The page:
Building Self-Esteem for (Lesbian, Bisexual and Queer) Parents.
Self-esteem is the amount of respect or self-worth that a person has for himself or herself. People are often described as having either high self-esteem, meaning they think very well of themselves and their abilities, low self-esteem, meaning they are filled with doubts and criticisms about themselves and their abilities or inflated self-esteem having high regards to oneself in a manner that portray egoism. Self-esteem is considered as an indicator of mental health. There sufficient is evidence that homophobia, both perceived and internalized, affects LBQ (Lesbian, Bisexual and Queer) parents in terms of their overall well-being and often in terms of their self-esteem the effect thereby trickles down to how they raise their children. Living in a country that criminalizes same-sex relationships, same-sex parents may experience low self-esteem and may lack a sufficient level of confidence in being themselves and being a parent to their children. Just as depression, anxiety or bipolar disorder, self-esteem is also grouped as a mental health disorder that affects myriad of people and needs to be addressed. It was therefore ardent to have a candid discussion and a group therapy session for LBQ parents and a trained counselor with an aim of building their self-esteem.
There’s a need to build self-esteem for same-sex parents or LBQ persons alternatively as positive and healthy self-esteem can help you set and achieve goals and take setbacks in stride. The following are the importance of having a healthy self-esteem;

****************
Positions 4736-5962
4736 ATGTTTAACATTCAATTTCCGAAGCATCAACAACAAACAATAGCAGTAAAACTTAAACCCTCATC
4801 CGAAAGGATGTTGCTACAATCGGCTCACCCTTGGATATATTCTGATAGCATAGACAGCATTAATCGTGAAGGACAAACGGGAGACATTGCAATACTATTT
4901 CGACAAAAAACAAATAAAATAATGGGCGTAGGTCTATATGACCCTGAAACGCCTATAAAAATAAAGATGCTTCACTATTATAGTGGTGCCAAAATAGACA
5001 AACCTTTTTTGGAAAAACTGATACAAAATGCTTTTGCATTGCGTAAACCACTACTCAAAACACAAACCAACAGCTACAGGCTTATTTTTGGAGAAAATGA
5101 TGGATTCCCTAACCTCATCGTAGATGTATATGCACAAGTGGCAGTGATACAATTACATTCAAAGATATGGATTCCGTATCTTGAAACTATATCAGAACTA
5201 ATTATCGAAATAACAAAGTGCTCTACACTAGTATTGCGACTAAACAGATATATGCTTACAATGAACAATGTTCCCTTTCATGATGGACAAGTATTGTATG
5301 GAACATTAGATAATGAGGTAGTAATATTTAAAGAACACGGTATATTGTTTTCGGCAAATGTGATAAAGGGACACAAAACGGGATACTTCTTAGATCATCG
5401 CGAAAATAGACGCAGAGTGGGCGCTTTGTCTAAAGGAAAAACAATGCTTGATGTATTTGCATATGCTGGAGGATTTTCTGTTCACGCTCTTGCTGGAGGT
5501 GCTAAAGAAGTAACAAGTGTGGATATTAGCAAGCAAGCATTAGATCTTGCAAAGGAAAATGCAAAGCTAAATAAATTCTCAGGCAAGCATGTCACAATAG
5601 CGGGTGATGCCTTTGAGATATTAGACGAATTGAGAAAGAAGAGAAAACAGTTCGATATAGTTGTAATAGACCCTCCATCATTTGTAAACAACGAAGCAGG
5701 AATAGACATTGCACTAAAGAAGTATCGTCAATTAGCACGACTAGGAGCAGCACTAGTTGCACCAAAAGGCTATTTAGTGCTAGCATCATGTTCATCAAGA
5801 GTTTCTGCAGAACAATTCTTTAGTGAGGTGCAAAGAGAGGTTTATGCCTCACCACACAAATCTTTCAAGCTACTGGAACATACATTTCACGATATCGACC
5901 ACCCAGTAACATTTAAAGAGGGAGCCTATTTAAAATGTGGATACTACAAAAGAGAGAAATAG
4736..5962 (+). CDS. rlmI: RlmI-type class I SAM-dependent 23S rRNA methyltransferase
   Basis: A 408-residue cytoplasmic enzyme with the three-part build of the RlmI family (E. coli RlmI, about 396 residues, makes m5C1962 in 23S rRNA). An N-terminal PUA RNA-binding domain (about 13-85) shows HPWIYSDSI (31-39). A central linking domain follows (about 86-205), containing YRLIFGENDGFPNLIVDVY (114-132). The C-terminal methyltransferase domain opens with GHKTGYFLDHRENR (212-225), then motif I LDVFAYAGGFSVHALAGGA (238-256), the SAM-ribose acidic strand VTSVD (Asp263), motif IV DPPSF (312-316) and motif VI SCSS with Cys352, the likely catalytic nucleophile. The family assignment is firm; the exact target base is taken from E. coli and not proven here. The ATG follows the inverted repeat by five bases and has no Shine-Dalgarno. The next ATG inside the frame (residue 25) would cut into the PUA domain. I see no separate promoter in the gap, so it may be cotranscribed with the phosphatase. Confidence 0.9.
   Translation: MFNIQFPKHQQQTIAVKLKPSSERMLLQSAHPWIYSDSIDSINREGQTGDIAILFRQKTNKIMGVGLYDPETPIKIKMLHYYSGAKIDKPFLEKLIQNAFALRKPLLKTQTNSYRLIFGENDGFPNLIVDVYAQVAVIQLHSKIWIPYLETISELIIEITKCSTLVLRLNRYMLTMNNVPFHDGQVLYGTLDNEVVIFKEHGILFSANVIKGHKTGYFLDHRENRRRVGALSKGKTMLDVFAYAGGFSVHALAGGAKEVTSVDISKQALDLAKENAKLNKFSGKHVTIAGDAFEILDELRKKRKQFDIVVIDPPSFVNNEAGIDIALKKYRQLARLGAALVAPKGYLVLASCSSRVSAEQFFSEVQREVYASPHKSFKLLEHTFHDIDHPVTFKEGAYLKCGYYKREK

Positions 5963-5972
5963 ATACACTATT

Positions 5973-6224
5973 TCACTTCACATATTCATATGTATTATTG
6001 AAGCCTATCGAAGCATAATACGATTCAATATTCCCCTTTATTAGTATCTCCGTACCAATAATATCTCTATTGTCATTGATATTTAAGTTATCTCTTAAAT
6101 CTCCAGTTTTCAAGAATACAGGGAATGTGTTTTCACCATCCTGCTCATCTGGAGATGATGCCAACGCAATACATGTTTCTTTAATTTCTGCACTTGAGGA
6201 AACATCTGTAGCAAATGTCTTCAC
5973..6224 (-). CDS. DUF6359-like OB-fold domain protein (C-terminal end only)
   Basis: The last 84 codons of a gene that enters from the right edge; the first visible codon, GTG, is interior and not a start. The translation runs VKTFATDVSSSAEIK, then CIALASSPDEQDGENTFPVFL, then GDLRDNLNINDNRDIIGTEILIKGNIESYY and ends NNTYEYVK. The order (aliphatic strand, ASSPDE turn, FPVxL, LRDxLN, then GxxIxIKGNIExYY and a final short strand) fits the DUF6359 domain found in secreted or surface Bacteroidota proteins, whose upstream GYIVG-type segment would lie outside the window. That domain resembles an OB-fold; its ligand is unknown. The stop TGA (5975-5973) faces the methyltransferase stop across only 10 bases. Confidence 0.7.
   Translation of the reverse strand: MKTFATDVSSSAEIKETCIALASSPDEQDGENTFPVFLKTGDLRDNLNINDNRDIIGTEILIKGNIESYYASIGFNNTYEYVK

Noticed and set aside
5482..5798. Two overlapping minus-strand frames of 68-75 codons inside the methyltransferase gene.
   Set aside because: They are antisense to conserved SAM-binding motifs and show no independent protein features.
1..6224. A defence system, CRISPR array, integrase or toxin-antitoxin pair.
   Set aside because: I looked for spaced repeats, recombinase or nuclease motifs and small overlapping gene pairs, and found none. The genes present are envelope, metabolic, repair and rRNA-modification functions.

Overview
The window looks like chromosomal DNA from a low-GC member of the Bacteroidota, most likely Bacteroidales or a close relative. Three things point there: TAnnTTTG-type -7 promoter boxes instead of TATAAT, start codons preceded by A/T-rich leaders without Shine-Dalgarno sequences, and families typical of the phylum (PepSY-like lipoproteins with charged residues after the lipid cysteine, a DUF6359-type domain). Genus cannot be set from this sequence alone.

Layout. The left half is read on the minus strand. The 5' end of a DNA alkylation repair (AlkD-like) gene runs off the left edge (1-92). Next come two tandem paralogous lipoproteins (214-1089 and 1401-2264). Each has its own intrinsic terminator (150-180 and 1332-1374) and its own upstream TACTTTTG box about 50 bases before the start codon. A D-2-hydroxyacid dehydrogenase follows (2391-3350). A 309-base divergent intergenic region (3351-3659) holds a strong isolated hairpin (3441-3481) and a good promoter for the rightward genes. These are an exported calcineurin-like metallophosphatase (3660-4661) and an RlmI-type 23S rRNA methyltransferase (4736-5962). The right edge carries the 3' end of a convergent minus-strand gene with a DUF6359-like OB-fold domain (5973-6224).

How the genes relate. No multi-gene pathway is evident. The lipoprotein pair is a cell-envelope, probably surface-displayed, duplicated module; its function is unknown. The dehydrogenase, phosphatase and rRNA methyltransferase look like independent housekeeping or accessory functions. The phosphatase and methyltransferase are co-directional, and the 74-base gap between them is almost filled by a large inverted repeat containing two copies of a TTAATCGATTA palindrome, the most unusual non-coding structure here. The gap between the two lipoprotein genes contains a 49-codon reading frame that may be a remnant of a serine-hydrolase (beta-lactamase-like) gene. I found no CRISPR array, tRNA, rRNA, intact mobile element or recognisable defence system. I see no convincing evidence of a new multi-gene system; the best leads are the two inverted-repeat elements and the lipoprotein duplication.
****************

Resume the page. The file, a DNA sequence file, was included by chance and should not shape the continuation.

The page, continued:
- Assertive in expressing your needs and opinions
- Confident in your ability to make decisions
- Able to form secure and honest relationships — and less likely to stay in unhealthy ones
- Realistic in your expectations and less likely to be overcritical of yourself and others
- More resilient and better able to weather stress and setbacks
Causes of low self-esteem in same-sex parenting
- Discrimination and stigmatization
- Financial constraints and limitations
- Shame in being members of a minority group
- Myths and stereotypes surrounding same-sex parenting
- Societal norms, perceptions, and expectations
- Religious stereotyping and internalized homophobia
- Lack of support and communication within and outside the community
How to enhance self-esteem for better parenting
- Take Pride. Take pride in being a member of the LGBT group and challenge your internalized homophobia by building your emotional resilience by being LBQ and proud! Don’t be afraid to ask for help and support, and don’t be afraid to offer it.
- Take inventory. Identify negative thoughts or feelings that you experience about yourself as well as the situations that cause those feelings. Challenge your thoughts and feelings, then ask yourself: “Do they really make sense in this situation?” Determine a more positive way to react to those situations next time they occur. Remember that self-talk affects the way you feel. So be kind to yourself. Eliminate calling yourself names like “stupid,” “idiot,” or “loser.” Or names the society tries to give you as a sexual minority group.
- Avoid comparing yourself to others. Make a list of your positive qualities, strengths, and accomplishments. Read over your list and add to it often. Make sure you incorporate these qualities into your life; the more you live from them the better you will feel.
- Surround Yourself with the Right People. Poor self-esteem is at times attributed to the people you surround yourself with, there are those who can be detrimental to your self-esteem and those who will boost it. Building positive synergies and networks, therefore, allow you to grow and have positive and healthy self-esteem.
- Explore yourself. Sometimes when we’re down on ourselves and our self-esteem has taken a big hit, we feel like we have nothing to offer the world or others. It may be that we simply haven’t found everything that we do have to offer, things we haven’t even considered or thought of yet. Learning what these are is simply a matter of trial and error. It’s how people become the people they’ve always wanted to become, by taking risks and trying things they wouldn’t ordinarily do.
We appreciate UHAI-EASHRI for supporting this session.